There are state and federal laws in place designed to protect your interests as an hourly employee. These regulations keep employers from paying workers too little or treating them unfairly by withholding breaks. Wage and hour laws cover many issues, yet violations still happen. When workers believe their Texas employer is not following the law, they have the right to file a complaint.
One of the most common violations committed by employers is wage theft. This most likely means that an employer is withholding a portion of wages you earned or is not paying you at least minimum wage. You deserve to receive pay for work you completed, and you deserve a fair wage that meets the minimum state standards. It may be in your interests to learn how to file a complaint and take other steps necessary to protect your interests.
What should you do next?
According to the Fair Labor Standards Act, a federal law, employers must pay hourly workers at least minimum wage. Employers must also pay those who work overtime, or more than 40 hours per week, time and a half. If you are not getting what you earned, you have the right to take legal action to hold your employer accountable and secure back pay. If you are unsure of what to do or how to proceed, consider the following:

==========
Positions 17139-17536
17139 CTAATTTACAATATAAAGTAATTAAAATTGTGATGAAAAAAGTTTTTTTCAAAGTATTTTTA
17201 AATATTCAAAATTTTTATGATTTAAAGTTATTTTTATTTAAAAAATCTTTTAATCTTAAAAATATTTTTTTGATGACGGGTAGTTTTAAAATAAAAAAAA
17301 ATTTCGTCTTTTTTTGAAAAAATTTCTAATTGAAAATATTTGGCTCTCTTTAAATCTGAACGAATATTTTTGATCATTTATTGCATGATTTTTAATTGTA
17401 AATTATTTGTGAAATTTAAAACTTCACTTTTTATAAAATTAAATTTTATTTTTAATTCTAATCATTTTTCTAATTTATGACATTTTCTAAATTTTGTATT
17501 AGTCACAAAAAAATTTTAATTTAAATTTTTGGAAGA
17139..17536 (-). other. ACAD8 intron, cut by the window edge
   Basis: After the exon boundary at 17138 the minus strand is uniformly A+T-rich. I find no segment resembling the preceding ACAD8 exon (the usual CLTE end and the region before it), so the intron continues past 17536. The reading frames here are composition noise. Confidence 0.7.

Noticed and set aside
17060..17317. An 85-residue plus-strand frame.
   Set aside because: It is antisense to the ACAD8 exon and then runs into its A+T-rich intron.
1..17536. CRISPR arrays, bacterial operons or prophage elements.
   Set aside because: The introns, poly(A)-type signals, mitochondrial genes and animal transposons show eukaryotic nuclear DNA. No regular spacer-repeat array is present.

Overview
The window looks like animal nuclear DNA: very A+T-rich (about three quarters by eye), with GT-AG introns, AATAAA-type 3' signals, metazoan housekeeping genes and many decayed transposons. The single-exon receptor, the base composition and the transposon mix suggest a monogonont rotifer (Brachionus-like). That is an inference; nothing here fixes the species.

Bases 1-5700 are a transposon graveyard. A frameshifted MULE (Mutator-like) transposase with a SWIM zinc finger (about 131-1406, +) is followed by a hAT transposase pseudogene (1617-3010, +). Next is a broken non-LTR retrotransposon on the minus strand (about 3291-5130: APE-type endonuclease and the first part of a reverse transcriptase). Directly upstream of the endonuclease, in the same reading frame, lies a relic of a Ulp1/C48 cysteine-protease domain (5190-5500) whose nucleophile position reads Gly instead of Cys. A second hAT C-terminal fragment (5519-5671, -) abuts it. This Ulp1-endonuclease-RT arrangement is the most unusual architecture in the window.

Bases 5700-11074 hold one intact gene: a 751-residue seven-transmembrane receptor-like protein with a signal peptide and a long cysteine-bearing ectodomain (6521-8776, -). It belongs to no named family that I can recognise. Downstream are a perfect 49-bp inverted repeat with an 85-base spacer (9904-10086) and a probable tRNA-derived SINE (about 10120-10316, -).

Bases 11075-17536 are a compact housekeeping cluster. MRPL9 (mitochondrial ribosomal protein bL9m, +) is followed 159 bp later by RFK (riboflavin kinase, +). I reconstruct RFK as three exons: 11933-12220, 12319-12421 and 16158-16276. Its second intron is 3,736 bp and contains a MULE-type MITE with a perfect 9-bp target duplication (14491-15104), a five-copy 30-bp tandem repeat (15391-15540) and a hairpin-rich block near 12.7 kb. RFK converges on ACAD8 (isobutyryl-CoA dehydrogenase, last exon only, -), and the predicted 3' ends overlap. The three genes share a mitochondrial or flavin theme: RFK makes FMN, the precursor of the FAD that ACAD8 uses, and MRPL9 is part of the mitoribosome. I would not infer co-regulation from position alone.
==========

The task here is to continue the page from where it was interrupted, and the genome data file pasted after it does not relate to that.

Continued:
- If you are a victim of unfair wage practices, you can file a complaint with the Wage and Hour Division of the Department of Labor.
- The Wage and Hour Division will review the complaint, and it may move forward with an investigation into the employer.
- An employer will not know who filed a complaint, as this information is confidential, and employers cannot discriminate or retaliate against those who take action to secure rightful wages.
These cases are time sensitive, so if you believe you have grounds to move forward with a claim, you may want to initiate this process quickly.
Your rights as an employee
Hourly employees and those who earn minimum wage have rights, and they deserve back pay when their employers do not give them what they earned. You may be hesitant to take action against an employer out of fear of what could happen to your job, but you do not have to walk through this process alone. It may be helpful to discuss your options with an experienced attorney about your wage and hour law concerns.